Negative Effects of Popular Media Essay example

1664 Words Jul 4th, 2012 7 Pages
Oletha Moore
April 25, 1997
Humanities 490

Seeing Is Believing: Negative Effects
Of Popular Media On
Society’s Views of Disabled People

Social Therapists teach that much of what we learn is the result of observation, in which we pay attention to what people do and say, and notice the consequences of their behavior. Also, Richard MacCann shares that “the best method to begin [sic] discovering the truth about something is to observe that thing and the circumstances surrounding it”. The latter, however, certainly appears to be lacking in popular media’s portrayals of people with disabilities. The manners in which they are depicted are oftentimes distorted, and thus encourage society’s members to exhibit acts of pity, fear,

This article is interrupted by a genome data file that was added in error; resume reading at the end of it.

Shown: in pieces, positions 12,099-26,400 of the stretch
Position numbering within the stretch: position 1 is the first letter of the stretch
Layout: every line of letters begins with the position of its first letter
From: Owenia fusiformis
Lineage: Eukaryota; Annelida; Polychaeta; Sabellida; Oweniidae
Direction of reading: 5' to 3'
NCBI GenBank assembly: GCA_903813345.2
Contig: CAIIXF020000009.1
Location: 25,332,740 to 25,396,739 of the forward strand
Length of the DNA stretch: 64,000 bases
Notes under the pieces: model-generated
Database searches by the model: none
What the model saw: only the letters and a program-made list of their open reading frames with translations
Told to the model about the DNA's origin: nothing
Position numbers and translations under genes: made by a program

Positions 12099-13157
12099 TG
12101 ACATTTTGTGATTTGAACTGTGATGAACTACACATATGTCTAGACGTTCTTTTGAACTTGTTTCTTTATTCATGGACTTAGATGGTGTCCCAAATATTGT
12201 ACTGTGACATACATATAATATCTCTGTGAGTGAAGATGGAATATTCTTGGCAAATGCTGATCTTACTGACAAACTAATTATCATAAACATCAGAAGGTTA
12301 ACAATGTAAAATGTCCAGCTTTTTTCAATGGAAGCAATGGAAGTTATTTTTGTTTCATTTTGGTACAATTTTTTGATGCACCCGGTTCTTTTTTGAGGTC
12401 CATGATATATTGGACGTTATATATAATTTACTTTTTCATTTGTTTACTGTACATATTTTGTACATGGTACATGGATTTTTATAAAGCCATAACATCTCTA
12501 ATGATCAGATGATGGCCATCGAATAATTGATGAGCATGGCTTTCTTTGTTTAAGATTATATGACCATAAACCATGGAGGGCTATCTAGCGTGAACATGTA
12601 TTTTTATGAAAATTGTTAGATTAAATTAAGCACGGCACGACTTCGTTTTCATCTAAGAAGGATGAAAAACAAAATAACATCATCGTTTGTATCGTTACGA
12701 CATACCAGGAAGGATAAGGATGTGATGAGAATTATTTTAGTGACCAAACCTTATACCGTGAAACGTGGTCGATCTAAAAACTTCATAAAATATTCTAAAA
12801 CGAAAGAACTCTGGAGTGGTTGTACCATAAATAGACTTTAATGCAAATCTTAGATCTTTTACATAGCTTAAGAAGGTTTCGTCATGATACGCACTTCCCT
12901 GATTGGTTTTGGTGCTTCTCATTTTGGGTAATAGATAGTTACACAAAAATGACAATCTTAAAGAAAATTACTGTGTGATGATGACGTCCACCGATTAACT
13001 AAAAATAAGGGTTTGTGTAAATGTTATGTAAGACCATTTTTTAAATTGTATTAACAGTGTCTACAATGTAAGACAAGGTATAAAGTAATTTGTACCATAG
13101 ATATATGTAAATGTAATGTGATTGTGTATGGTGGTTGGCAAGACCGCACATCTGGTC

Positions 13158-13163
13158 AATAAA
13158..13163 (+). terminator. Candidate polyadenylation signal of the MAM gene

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To demonstrate the power of influence that popular media has on our views of disabilities, I will provide my own reactions to a couple of movies and one television program that I have seen. First, is “What Ever Happened To Baby Jane?” It is a movie about two middle-aged sisters who set out to destroy each other’s lives as a result of sibling jealously. Baby Jane, portrayed by Bette Davis, was a well-known child star of Broadway entertainment, and for this reason her father favored her more than his other daughter Blanche, portrayed by Joan Crawford. As time passed, both sisters had obtained careers in the movie industry, but it was Blanche who had the more controlling position of power - she had the final say on the movies and roles that Baby Jane would be involved. Baby Jane humiliated Blanche while attending a party one night, and in retaliation, Blanche conveniently blamed Baby Jane, who had been heavily drinking, for an auto accident that left her (Blanche) forever paralyzed and dependent on the use of a wheelchair. Out of guilt, Baby Jane gave up her acting career and social life to become a live-in caregiver to Blanche who saw this as a perfect opportunity to humiliate Jane for rest of her life. The effects of many years of mental abuse from Blanche, Jane grew to dislike her more than ever before, for not only did she turn to alcohol for consolance, her

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